Verbatim: Merrily & Bud Nash

Budd and Merrily Nash came to explore Sequim tightly, yet comfortably packed into their Smart car, which normally rides behind their semi-truck that has now pulled their traveling home across the country since 2011.

  • Wednesday, November 12, 2014 3:37pm
  • Opinion
Carrie Blake Park’s newest hosts Merrily and Budd Nash and their dog Katie stand between their small Smart car and their huge-semi truck they use to travel the countryside.

Carrie Blake Park’s newest hosts Merrily and Budd Nash and their dog Katie stand between their small Smart car and their huge-semi truck they use to travel the countryside.

Budd and Merrily Nash came to explore Sequim tightly, yet comfortably packed into their Smart car, which normally rides behind their semi-truck that has now pulled their traveling home across the country since 2011.

After driving throughout Sequim and having been informed of the city’s need for additional park hosts, the Nashes decided that Sequim was a good fit for the winter.

Following their retirement, the couple has been traveling from coast to coast together and staying in any given place for any given amount of time with a purpose to eventually find a more permanent place to live out their lives together.

Thus far, the Nashes have traveled from Florida through North Carolina, Illinois, South Dakota, over the Rocky Mountains, through the Sierra Nevada and to the Pacific Coast.

 

Budd:

“We’ve seen such fabulous things and we’re to that point where what you’ve seen and what you know kind of fades because you stay pretty much in the moment.

I’d said the biggest thing is probably that old cliche ‘Today is the first day of the rest of your life.’ It all starts here and tomorrow it will all start there. It is too easy to get wrapped up in what you’re owed or feel like you’ve missed, and then you can’t live in the moment. We’ve had big goals like we wanted to go to Glacier National Park, but couldn’t do that because of the park sequester and the timing was off.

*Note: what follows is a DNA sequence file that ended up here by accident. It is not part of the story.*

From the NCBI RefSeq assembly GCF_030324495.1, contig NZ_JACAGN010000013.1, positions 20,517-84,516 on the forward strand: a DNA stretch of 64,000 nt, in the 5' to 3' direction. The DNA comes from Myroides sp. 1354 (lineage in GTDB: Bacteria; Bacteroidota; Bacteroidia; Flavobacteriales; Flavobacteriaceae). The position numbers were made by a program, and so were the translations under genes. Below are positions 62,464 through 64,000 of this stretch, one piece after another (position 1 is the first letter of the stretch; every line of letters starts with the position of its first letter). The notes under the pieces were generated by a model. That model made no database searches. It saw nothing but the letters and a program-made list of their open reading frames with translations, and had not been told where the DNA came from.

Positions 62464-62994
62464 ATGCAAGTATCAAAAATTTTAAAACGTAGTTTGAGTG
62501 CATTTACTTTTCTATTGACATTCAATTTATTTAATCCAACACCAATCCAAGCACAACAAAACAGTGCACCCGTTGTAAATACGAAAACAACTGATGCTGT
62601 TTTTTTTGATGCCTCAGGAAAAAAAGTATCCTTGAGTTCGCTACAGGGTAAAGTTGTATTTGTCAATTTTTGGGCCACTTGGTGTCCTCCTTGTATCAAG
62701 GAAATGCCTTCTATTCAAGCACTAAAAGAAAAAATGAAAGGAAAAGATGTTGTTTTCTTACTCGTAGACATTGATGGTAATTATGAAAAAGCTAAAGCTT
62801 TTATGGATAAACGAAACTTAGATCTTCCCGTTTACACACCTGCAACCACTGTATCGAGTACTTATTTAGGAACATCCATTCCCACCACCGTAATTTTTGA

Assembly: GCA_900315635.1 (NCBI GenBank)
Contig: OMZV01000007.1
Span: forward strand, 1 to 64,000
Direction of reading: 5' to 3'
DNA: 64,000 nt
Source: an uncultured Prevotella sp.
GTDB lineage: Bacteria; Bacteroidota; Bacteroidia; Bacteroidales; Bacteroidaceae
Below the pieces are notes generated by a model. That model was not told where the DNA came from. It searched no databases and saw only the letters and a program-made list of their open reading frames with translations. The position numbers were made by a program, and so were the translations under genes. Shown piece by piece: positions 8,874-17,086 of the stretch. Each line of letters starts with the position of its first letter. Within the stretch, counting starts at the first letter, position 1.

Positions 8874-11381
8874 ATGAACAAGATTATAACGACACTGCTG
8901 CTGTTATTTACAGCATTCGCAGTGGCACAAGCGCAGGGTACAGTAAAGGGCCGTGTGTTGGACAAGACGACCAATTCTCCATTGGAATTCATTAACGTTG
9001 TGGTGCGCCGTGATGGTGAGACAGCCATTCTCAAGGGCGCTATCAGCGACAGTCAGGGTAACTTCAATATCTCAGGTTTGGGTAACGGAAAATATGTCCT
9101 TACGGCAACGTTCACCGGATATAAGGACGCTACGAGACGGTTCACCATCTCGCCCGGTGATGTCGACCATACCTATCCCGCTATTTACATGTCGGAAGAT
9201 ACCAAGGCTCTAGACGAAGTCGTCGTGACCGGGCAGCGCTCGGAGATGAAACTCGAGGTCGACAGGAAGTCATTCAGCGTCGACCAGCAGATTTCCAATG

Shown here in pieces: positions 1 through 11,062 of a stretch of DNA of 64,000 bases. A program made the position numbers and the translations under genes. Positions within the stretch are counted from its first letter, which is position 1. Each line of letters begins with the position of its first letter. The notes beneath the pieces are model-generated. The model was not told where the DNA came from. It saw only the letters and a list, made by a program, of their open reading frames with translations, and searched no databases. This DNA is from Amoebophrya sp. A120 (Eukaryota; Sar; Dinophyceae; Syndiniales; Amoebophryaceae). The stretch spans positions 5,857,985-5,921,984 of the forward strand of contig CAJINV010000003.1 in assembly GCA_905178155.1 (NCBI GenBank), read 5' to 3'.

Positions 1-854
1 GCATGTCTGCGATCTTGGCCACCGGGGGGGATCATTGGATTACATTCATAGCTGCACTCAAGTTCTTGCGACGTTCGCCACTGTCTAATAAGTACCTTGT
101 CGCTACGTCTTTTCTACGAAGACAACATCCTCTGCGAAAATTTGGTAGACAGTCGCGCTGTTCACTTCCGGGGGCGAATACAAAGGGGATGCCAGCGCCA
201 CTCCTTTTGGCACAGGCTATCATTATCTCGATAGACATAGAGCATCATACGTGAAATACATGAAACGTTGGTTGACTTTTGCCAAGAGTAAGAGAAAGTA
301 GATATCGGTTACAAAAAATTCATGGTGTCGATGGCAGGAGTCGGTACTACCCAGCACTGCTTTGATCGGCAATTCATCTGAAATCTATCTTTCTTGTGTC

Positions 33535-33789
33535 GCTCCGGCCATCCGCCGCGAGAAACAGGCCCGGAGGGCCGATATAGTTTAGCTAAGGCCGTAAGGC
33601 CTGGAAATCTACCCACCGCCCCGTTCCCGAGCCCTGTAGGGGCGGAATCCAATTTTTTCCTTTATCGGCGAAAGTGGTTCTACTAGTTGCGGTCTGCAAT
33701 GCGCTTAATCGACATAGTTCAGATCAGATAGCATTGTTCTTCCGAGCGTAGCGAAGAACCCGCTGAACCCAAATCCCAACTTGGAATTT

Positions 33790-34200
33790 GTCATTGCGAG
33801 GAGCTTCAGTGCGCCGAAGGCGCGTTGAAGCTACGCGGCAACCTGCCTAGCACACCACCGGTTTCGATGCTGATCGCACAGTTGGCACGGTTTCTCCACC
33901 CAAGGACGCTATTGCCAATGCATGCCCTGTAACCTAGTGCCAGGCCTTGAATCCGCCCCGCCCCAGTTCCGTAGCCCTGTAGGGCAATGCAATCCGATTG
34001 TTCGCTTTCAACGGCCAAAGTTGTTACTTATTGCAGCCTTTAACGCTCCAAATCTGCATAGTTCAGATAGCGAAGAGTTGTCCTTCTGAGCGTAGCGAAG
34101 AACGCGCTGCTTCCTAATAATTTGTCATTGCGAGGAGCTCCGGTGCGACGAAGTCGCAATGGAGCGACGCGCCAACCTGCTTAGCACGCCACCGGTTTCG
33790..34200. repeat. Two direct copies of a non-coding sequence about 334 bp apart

So we took a complete right angle from what we were doing or trying to do and we went from Helena, Mont., to Nevada and she (Merrily) went to work for Amazon for three months.”

Merrily:

“Amazon has this program and will hire people who travel with their RVs and such during their peak holiday season. There are three locations around the U.S. that have this program and one was in Fernley, Nev. We knew that Amazon offered this, but it’s all about being in the right place at the right time – just like this opportunity here in Sequim. So I said, well heck, there’s no reason in going to Glacier National Park now, and so we went to Nevada and I worked for Amazon. It turned out to be some of the most difficult work physically I had ever done. It’s 10 hours a day, six days a week on your feet. We had seen the ad and thought that might be fun, but it was grueling.”

Budd:

“So after that our goal was Port Orford, Ore., because it seemed like a survivable place in the wintertime. But given where we were, we decided to spend Christmas at Lake Tahoe. So we spent a week there and then decided we would head toward Arcata, Calif., and make our way up the coast to Port Orford.

On our way we swung through Redding and Redding is not a destination … Redding is on the way to other destinations, but we ended up staying there a few months and it was great the whole time.”

Merrily:

“I think the best thing about this whole thing is the freedom. We’ve been places where two days was long enough and then other places that we didn’t know we were going to like so much, but we have the flexibility to stay as long as we want. The only downside to all this is all our children are back east and now we have a grandson on the way.”

Budd:

“Eventually from Redding we went over to Arcada, Calif., and then worked our way up the coast and found some interesting places along the way that we hadn’t planned to. We stayed in Astoria, Ore., for about three weeks and loved it there and when we were thinking of coming up here and from my research, Sequim seemed like it would be a better fit than Port Angeles or Port Townsend because of the weather, the economy and the population is mostly retired people on fixed incomes, so economically it would be more stable.

“Then this (park host position) opportunity came up and it was like the pot of gold at the end of the rainbow. Now, we’ll probably be here until about May.

Our plan from here, though I haven’t really laid it out yet, is we want to go up into British Columbia a little bit and then over to Glacier National Park – we still want to go to Glacier! But we’ll hit it from this side instead.”

 

Everyone has a story and now they have a place to tell it. Verbatim is a first-person column that introduces you to your neighbors as they relate in their own words some of the difficult, humorous, moving or just plain fun moments in their lives. It’s all part of the Gazette’s commitment as your community newspaper. If you have a story for Verbatim, contact editor Michael Dashiell at editor@sequimgazette.com.

 

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